Yahoo announced their open approach to search last February with much enthusiasm. The new open search platform will “all Web site owners — big or small — an opportunity to present more useful information on the Yahoo! Search page…[by] providing all types of additional information about their site directly to Yahoo! Search”. The new platform also allows users to have control over their search experience by allowing them to choose whether they want to see the additional information provided by the websites or not.
The new open search platform sure sounds exciting but like most things that sound new there are pros and cons that have to be considered.
- Customisable search results will allow site owners to give additional information that they deem important. Very exciting for search marketers.
- Useful apps are sure to arise due to the open platform.
- Customisable SERPs flavour allows user to determine whether they want to simply see default results or see more information shared by webmasters.
- Could probably prompt a reaction from Google and other competitors. Note though that Google already has a similar program (Google Coop Subscribed Links), which has been in existence for years. It never took off…The question is will they improve on it or will Yahoo’s efforts simply go the same path?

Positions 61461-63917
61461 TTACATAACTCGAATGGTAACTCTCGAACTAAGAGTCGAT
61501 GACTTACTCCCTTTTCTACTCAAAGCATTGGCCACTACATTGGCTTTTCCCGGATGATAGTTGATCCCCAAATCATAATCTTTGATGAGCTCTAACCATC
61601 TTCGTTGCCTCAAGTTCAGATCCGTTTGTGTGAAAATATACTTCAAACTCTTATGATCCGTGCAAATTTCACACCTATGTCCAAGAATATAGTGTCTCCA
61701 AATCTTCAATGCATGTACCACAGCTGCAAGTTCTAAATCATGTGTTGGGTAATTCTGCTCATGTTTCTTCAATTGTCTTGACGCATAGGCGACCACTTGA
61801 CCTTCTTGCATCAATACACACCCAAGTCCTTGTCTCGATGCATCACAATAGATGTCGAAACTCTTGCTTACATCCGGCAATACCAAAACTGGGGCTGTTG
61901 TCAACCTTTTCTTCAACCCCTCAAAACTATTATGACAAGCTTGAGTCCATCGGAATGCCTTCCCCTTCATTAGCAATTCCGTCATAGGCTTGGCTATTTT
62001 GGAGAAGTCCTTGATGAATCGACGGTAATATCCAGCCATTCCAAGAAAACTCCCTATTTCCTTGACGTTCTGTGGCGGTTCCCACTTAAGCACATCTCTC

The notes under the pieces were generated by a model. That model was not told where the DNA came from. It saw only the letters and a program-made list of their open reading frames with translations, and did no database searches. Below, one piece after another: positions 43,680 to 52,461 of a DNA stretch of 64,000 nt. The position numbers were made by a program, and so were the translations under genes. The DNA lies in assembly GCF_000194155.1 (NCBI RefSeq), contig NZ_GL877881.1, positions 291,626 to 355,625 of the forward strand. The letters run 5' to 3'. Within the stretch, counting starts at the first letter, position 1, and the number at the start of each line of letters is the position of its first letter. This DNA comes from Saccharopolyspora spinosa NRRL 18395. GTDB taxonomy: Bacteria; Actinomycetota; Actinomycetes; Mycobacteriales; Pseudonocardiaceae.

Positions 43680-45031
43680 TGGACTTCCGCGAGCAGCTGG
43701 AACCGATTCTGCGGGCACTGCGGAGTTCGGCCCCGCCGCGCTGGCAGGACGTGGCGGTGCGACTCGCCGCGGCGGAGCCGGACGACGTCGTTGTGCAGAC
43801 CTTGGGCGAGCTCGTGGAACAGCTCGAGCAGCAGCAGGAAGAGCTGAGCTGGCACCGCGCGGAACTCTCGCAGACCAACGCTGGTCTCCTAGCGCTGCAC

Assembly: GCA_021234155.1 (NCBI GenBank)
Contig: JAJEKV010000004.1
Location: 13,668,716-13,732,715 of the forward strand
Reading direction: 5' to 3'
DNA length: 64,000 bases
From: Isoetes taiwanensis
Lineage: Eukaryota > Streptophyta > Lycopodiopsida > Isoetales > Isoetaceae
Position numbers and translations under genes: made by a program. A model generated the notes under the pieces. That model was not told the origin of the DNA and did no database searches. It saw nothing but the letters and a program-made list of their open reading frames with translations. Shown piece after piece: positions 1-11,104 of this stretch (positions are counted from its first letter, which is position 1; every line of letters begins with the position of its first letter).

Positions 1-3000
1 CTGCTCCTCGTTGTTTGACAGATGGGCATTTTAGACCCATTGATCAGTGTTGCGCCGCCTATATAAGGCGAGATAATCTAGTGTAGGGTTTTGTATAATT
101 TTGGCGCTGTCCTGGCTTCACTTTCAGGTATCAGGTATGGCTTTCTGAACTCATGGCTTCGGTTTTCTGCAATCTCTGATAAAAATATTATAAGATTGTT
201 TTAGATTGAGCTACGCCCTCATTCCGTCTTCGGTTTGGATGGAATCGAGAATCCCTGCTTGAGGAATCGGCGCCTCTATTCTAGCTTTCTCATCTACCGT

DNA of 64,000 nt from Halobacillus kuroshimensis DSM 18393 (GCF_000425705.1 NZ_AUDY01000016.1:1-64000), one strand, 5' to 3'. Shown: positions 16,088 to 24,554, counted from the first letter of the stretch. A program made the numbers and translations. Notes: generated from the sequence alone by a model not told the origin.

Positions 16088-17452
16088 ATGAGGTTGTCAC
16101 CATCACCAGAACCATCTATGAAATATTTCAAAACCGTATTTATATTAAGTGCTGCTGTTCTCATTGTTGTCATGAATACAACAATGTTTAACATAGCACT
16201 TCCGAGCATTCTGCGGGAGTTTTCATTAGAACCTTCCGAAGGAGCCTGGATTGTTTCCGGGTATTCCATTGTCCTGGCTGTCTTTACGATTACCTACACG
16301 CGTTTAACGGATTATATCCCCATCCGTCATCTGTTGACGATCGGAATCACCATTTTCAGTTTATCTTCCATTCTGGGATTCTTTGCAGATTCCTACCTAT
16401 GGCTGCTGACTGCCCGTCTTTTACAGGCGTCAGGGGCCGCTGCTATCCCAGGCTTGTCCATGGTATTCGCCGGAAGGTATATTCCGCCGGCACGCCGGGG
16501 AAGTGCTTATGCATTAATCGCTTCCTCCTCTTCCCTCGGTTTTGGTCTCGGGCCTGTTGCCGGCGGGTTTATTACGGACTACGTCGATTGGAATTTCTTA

- Could result in more image spam. Spammers will surely be tempted (and yield to it) to display images that are irrelevant and/or unimportant just to get more people to click on their search results. However, Amit Kumar (Yahoo! Search Director of Product Management) promises that they will ensure that spam will NOT be a problem to users that use only the default flavour.
- Very likely to result in a non-uniform probably messy looking search results.
- Possibility of having a negative impact on sites that profit from ads since the new format might encourage advertisers to skimp on their ad budget because they can give more information via the usual search results.
So far I have yet to decide how I like (or dislike) the new approach that Yahoo! is taking. Truth be told I am partial to anything “open”. However, as always, no conclusions can be drawn until it is launched officially and we see how webmasters and users embrace it.
As many in the search industry has pointed out though, this new platform won’t really do anything for search in terms of the refinement of the search algorithm and results. Its main impact is in the presentation of results so that it has more to do with usability than with SEO. Depending on how well received it will be though we will still need to keep an eye on developments just to ensure we and our clients are not left behind and well informed.